Last month, Bethesda revealed it was making Rage 2 the sequel to a 2011 first-person shooter no one was waiting for. (Except, maybe, DT’s former gaming editor). Rage was something of an outlier in the canon of first-person shooters made by Doomdeveloper Id Software, as it emphasized world-building and story much more than its classic games like Wolfenstein 3D, Doom, and Quake, in which you shoot first, and ask questions later. I had ignored Rage when it came out, but decided to go back and take a look at it, in light of the surprisingly intriguing sequel. In so doing, I found a game that delivers tons of the high-energy action Id’s fans have come to expect wrapped in a story that absolutely no one needed. The action made me very excited about what’s to come in Rage 2, assuming its developers can find and expand on the game’s best qualities, which weren’t always obvious at first glance.
Set some time in the future, after an asteroid has crashed and destroyed the majority of humanity, Rage is bleak, brown, and desolate. The world’s infrastructure has been decimated, forcing survivors to move through long stretches of dirt in the hopes of finding a friendly outpost. Bandits lurk around every corner, ready to jump anyone without a second thought, and deadly mutants threaten to destroy entire towns with little more than a stomp and a swipe.
You control Nicholas Raine, an “Ark Survivor,” intentionally spared from the asteroid, who roams the wasteland and eventually decides to band together with isolated groups of survivors to make the Earth safe for the average citizen again.
There’s not much to say about Raine. Based on the game, I thought the protagonist’s name was “You,” because that’s all I heard anyone call him from the opening credits to the final mission. He has a backstory, but Id apparently held most of it back for the Rage novel. I played the entire game without knowing a thing about him, and there was no point during Rage that made me curious to learn more. He’s little more than a tool of destruction for anyone willing to put him to work. He can solve to any problem, from issues with communications to disruptive robotics factories, as long the solution involving piling up a lot of dead bodies.
That disinterest isn’t necessarily an issue for a shooter, particularly not one from a developer like Id, except that Rage insists that we pay attention to a featureless vessel’s personal history. The story comes across as a distraction, a means of grounding the game’s ridiculous premise rather than enhancing it.
Compare this to 2016’s Doom, which offers up a similar amount of narrative depth, but uses it to leverage the inherent silliness of its premise. The Doom Marine is merely a representation of how the average player wishes they would react when confronted by an army of demons middle fingers up, with no patience or respect for the gravity of the situation.
When the talking stops and you start separating enemies’ heads from their bodies, though, you can see that Rage’s best qualities are remisicent of the new, modern Doom. Everything from the basic pistol to the powerful machine gun has a raw, unrefined weight that feels perfect for a gritty post-apocalyptic setting, and with the ability to carry as much ammo as you can afford at the in-town shops, you’re free to make the world a canvas for your bullets.
To find that wild combat, though, you have to play against the game’s structure. In 2011, when cover-based shooters were in vogue, this “hide, aim, shoot” flow may have been par for the course, but make the game feel dated now. From the early bandits to more powerful foes decked out in armor, every enemy you fight in Rage demands your full attention, as they’re capable of taking you down in just a few hits. You have to hide behind walls, use grenades to flush them out of cover, and pick off distant targets with headshots. It works perfectly well, but it lacks the always-mobile intensity that is so prevalent in the studio’s other games.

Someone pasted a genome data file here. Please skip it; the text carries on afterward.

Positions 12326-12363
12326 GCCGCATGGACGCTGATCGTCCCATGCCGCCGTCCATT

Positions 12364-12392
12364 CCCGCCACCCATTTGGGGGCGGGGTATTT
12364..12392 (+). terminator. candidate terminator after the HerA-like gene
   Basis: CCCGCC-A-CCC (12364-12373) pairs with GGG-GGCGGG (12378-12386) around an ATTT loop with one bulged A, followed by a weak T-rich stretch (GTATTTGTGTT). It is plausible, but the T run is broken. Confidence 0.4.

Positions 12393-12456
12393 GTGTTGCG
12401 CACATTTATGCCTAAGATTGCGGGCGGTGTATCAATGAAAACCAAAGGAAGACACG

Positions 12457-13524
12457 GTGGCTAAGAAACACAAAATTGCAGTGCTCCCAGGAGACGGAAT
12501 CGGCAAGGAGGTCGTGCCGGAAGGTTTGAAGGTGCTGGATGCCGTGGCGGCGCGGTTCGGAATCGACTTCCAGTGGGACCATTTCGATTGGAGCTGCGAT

Interestingly, you can even see some of the problems Id found in Rage and fixed in Doom. To switch weapons in Rage, for example, you have to use a real-time weapon select, or pause and bring up a menu. Both options feel very clunky. Doom reacts, solving the issue by putting the game in slow motion when you bring up your weapon wheel.
That said, some of Rage’s unique qualities have some appeal. As a very clear descendent of The Road Warrior, Rage splits time between linear shooter levels and relatively open vehicle combat arenas. Even more than the shooting, Rage’s car combat really holds up.
The cars from the basic buggies to later armored vehicles have an arcade-style feel that works in harmony with in-vehicle shooting. Bandits constantly ambush you as you speed through the wasteland, firing machine guns and rockets as you do the same.
My enthusiasm for it died down over time. It’s hard to stay excited after you’ve effectively fought the same battle five or six times. Perhaps it was a design decision meant to reinforce brevity, but Rage’s “open world” respawn the same groups of enemies in the same locations, occasionally upgrading their gear.
Rage is perfectly serviceable, but even in 2011, everything from its brown-and-grey environments to its ambiguiously authoritarian enemy faction had already been done to death. Despite this, the elements of wackiness I encountered which Rage 2 seems to lean more heavily on have given me high hopes for the sequel.
I just hope Avalanche Studios, the team making Rage 2, sees the same strengths (and weakenesses) in the original that I do. With a little bit of luck, Rage 2 will be the balls-to-the-wall action game the first could have been.
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